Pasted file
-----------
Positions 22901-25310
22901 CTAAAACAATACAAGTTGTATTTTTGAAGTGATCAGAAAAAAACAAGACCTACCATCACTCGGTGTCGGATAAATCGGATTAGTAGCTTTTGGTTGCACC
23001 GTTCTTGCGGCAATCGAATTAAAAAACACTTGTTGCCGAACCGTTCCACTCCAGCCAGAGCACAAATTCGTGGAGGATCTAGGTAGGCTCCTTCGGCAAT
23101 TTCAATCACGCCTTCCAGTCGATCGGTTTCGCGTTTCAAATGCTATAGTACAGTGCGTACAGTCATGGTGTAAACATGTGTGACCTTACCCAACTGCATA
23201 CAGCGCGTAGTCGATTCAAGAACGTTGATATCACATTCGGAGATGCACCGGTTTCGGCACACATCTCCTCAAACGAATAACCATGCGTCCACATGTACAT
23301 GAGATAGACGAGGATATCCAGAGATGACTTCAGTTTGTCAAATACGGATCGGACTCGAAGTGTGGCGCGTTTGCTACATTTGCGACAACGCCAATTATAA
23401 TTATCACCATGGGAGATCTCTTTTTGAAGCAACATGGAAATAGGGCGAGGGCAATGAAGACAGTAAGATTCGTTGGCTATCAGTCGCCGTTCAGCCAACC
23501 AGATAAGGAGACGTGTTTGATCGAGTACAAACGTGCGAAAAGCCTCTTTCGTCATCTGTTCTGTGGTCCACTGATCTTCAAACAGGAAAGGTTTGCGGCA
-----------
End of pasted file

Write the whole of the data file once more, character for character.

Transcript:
Positions 22901-25310
22901 CTAAAACAATACAAGTTGTATTTTTGAAGTGATCAGAAAAAAACAAGACCTACCATCACTCGGTGTCGGATAAATCGGATTAGTAGCTTTTGGTTGCACC
23001 GTTCTTGCGGCAATCGAATTAAAAAACACTTGTTGCCGAACCGTTCCACTCCAGCCAGAGCACAAATTCGTGGAGGATCTAGGTAGGCTCCTTCGGCAAT
23101 TTCAATCACGCCTTCCAGTCGATCGGTTTCGCGTTTCAAATGCTATAGTACAGTGCGTACAGTCATGGTGTAAACATGTGTGACCTTACCCAACTGCATA
23201 CAGCGCGTAGTCGATTCAAGAACGTTGATATCACATTCGGAGATGCACCGGTTTCGGCACACATCTCCTCAAACGAATAACCATGCGTCCACATGTACAT
23301 GAGATAGACGAGGATATCCAGAGATGACTTCAGTTTGTCAAATACGGATCGGACTCGAAGTGTGGCGCGTTTGCTACATTTGCGACAACGCCAATTATAA
23401 TTATCACCATGGGAGATCTCTTTTTGAAGCAACATGGAAATAGGGCGAGGGCAATGAAGACAGTAAGATTCGTTGGCTATCAGTCGCCGTTCAGCCAACC
23501 AGATAAGGAGACGTGTTTGATCGAGTACAAACGTGCGAAAAGCCTCTTTCGTCATCTGTTCTGTGGTCCACTGATCTTCAAACAGGAAAGGTTTGCGGCA